Traffic safety is a priority for the Toronto Police Service. Traffic Services has been mandated to investigate serious personal injury and fatal collisions in the city of Toronto.
On Monday December 10, 2012 the Toronto Police Service answered 8 calls in 43 minutes beginning at 6:41 am and ending at 7:24 am, for pedestrian struck collisions. Certain events that have occurred since these collisions have inspired me to write this Blog.
During this time period a number of contributing factors became evident and as a result this information was relayed via Twitter to the media and general public in order to promote pedestrian safety. We are offering advice to people on situations that we are dealing with and our experience on what we encounter.
The factors were as follows:
1) Poor lighting conditions (pre-dawn hours)
2) Driver error
3) Wet roads
5) Pedestrians wearing clothing that in the dark made them hard, if not impossible, for drivers to see
These factors resulted in collisions. Statements taken from drivers at the scene as well information received by the call takers at the communications center made clear mention of two common factors. The pedestrians were wearing dark clothing and the drivers did not see them.
We are telling the public what the drivers who were involved have stated as fact. They did not see the pedestrians. It is hard to believe that anyone operating a motor vehicle would intentionally strike a pedestrian. A number of the pedestrians in fact did nothing wrong and the drivers were charged. There are no regulations in law that direct a person as to what they may or may not wear, collision facts speak for themselves and the Toronto Police Service will not tell a person what to wear.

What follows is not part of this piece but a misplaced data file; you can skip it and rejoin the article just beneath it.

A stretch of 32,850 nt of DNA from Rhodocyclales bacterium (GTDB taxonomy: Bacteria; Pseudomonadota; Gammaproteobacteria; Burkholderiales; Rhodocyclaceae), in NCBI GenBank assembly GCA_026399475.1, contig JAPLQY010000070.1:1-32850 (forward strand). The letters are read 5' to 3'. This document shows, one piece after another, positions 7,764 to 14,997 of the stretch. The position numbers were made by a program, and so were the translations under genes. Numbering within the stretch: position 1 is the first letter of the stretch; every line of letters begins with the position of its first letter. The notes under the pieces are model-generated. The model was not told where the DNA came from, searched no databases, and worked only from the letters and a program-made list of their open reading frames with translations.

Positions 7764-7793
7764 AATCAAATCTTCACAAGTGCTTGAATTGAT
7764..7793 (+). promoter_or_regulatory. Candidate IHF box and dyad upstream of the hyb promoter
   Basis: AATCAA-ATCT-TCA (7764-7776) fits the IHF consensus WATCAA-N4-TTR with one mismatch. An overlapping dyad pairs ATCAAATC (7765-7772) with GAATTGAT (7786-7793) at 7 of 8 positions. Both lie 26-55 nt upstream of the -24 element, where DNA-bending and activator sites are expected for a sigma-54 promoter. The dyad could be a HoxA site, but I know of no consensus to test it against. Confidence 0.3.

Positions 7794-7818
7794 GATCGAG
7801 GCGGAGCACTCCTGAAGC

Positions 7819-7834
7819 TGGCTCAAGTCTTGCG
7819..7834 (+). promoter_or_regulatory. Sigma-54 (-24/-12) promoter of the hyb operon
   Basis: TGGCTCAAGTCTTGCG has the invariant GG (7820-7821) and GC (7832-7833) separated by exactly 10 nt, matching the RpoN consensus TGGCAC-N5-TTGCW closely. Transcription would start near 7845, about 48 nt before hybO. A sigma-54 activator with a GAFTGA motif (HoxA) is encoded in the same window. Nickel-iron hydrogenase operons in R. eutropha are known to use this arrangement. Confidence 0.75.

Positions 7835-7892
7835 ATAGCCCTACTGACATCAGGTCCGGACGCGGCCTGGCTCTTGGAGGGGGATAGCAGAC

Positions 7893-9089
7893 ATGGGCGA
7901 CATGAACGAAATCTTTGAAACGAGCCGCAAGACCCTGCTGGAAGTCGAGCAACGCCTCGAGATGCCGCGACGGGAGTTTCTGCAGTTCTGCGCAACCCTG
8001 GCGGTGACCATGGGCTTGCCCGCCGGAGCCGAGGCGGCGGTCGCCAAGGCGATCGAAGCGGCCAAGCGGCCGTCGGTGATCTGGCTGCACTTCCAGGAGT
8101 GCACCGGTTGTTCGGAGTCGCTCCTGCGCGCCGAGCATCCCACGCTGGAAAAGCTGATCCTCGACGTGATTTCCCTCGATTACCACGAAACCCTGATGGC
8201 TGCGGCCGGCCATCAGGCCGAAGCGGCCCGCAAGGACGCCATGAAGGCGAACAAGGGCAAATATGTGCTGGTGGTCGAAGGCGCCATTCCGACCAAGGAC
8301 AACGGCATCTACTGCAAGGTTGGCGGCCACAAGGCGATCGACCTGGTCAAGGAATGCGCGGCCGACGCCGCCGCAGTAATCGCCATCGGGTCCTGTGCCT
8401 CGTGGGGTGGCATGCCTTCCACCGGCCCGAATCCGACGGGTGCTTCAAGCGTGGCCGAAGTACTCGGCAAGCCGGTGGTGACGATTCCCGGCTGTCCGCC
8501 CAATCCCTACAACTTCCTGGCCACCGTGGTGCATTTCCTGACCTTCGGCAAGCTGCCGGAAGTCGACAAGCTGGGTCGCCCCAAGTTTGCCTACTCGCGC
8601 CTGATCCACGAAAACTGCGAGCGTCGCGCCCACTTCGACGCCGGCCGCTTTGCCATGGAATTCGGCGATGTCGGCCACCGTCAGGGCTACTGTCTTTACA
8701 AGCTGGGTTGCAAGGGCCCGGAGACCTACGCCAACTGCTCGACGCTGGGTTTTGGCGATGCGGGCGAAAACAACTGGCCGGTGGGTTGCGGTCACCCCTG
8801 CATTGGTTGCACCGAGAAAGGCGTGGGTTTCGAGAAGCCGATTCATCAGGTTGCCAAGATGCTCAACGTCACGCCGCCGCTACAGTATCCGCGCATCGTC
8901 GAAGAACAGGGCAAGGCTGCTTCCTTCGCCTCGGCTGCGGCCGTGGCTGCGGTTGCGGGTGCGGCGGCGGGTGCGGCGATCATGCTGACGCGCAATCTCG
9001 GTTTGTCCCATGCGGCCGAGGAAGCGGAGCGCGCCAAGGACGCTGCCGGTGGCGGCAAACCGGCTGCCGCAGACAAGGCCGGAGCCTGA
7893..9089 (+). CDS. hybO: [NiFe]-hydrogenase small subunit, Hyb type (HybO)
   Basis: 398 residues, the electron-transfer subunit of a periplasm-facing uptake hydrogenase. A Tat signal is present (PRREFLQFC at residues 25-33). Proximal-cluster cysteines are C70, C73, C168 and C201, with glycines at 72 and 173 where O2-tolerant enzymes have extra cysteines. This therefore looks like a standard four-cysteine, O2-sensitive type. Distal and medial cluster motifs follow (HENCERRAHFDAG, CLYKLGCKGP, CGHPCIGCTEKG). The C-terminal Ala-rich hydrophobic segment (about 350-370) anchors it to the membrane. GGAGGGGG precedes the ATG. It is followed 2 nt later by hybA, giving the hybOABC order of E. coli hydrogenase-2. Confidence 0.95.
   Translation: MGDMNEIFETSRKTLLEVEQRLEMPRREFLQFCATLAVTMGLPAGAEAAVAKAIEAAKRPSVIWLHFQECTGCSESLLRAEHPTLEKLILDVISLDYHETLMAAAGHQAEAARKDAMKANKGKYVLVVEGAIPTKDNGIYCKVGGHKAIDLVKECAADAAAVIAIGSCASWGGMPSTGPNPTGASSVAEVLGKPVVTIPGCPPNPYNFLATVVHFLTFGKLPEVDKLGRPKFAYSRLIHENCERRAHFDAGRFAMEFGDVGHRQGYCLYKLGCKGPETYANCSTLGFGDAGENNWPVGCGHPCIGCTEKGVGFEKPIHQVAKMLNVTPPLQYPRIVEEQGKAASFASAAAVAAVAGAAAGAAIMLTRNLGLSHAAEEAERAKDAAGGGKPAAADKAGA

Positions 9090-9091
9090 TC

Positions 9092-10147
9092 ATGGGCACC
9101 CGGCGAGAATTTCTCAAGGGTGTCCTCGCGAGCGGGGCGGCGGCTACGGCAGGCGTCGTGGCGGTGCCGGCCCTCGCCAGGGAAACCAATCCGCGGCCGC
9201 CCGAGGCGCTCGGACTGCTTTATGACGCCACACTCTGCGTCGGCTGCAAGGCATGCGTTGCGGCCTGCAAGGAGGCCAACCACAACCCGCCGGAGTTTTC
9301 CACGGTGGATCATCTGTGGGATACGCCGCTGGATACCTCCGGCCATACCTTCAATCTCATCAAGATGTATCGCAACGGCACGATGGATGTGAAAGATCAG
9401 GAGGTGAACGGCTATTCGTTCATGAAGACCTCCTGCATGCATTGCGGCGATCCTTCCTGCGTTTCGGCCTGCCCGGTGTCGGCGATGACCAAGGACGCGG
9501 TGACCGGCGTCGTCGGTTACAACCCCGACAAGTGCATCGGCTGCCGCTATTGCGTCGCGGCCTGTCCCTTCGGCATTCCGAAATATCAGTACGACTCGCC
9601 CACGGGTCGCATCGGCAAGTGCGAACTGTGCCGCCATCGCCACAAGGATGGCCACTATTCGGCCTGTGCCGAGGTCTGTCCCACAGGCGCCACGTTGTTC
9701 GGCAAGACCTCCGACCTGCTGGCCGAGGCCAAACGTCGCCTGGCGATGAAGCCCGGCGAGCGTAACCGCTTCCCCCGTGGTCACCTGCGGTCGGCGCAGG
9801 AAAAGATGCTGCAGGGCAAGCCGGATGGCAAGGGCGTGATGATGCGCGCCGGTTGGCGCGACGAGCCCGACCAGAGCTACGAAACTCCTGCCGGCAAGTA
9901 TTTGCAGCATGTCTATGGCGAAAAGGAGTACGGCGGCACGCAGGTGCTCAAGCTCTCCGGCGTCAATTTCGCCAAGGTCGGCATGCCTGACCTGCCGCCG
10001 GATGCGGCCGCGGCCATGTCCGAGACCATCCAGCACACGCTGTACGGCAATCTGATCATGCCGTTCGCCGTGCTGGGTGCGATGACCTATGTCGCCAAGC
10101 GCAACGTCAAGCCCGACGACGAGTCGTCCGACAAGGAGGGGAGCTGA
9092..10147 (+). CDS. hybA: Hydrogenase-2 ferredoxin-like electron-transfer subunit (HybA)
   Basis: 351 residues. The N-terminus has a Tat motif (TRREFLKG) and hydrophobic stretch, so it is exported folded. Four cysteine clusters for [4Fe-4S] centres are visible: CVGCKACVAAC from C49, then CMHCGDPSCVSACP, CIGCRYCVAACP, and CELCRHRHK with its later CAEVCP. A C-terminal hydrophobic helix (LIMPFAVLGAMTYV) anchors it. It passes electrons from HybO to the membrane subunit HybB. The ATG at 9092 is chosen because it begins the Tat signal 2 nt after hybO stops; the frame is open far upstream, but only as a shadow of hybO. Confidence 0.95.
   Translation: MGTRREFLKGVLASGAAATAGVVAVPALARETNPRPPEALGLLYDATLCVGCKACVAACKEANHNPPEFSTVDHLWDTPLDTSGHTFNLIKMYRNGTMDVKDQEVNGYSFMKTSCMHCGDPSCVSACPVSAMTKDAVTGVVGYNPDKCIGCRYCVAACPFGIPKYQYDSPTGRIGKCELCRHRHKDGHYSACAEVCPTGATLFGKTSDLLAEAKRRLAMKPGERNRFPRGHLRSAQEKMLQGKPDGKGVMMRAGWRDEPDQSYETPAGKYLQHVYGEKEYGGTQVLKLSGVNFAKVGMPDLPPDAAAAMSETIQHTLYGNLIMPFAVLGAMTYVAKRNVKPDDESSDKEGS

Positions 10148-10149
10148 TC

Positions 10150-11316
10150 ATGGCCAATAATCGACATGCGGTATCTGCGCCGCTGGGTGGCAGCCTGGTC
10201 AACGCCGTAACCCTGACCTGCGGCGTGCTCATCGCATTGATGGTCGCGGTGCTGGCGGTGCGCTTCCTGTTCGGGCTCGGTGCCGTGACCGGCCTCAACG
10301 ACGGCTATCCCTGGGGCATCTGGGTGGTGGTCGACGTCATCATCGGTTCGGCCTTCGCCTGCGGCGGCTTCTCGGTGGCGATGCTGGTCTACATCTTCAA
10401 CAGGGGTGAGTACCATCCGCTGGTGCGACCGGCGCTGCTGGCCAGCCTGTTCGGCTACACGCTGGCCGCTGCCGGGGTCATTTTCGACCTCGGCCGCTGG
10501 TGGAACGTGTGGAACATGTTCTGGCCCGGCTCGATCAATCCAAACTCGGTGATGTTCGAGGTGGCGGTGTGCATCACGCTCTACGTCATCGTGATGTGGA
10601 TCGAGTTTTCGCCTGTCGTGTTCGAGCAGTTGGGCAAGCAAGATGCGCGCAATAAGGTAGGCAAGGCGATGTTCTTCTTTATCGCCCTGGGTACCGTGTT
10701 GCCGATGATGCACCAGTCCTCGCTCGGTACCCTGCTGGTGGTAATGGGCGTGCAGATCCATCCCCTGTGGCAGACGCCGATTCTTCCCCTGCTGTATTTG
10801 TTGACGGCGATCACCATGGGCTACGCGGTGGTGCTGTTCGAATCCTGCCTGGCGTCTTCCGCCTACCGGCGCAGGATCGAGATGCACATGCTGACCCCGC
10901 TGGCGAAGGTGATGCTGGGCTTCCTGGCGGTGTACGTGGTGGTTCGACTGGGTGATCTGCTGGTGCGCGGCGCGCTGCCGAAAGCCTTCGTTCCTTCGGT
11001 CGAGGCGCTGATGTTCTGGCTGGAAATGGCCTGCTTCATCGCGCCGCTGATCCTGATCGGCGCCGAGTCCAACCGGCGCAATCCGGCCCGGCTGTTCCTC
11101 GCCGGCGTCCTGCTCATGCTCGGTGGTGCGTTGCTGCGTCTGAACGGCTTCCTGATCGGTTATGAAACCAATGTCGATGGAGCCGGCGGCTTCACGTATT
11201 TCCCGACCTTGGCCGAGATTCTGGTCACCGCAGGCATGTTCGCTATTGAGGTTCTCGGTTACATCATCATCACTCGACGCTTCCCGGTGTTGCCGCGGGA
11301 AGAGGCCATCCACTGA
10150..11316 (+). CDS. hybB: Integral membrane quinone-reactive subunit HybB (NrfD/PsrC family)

Vehicles, whether they are bicycles, cars, or trucks, are required by the Highway Traffic Act to have reflectors, horns, lighting, and other safety equipment in order to make themselves visible to other road users and to protect the operators. Pedestrians have no such regulation and as a result are vulnerable road users. In the perfect world there would be no collisions.
I have spoken to cyclists today and they have also voiced concern over individuals using Martin Goodman Trail whether they were pedestrians, runners or cyclists dressed in dark clothing and while travelling poorly lit sections of the trail, almost striking these individuals.
In reality collisions are a caused occurrence and are a direct result of someone making an error.
I haven't missed a winter since I was born 41 years ago. We always buy clothing that protects us from the elements. But when do we use our snow boots...... when it snows, when do we use our gloves, hat, scarf, and winter jacket with the hood....... when it gets really cold. Our environment changes rapidly during the fall and winter, our habits however don't, we continue to cross the roadways like it is a summer day while wearing our winter gear.
On November 30, 2012, the GTA recorded its first significant snowfall. Drivers who haven't driven in the snow for almost two years were literally stopped in their tracks.
I ask the road using community as a whole to be cautious.
Drivers, slow down, take a second look and proceed only when it is safe to do so.
Pedestrians, be aware of your surroundings and do what we were taught when we were children: stop, look, listen and think before you cross the roadways. Wear an article of clothing that would make you more conspicuous to other road users.
Cyclists, obey all traffic laws and help protect yourself.
One life lost or injured is one too many.
Do your part to protect yourself.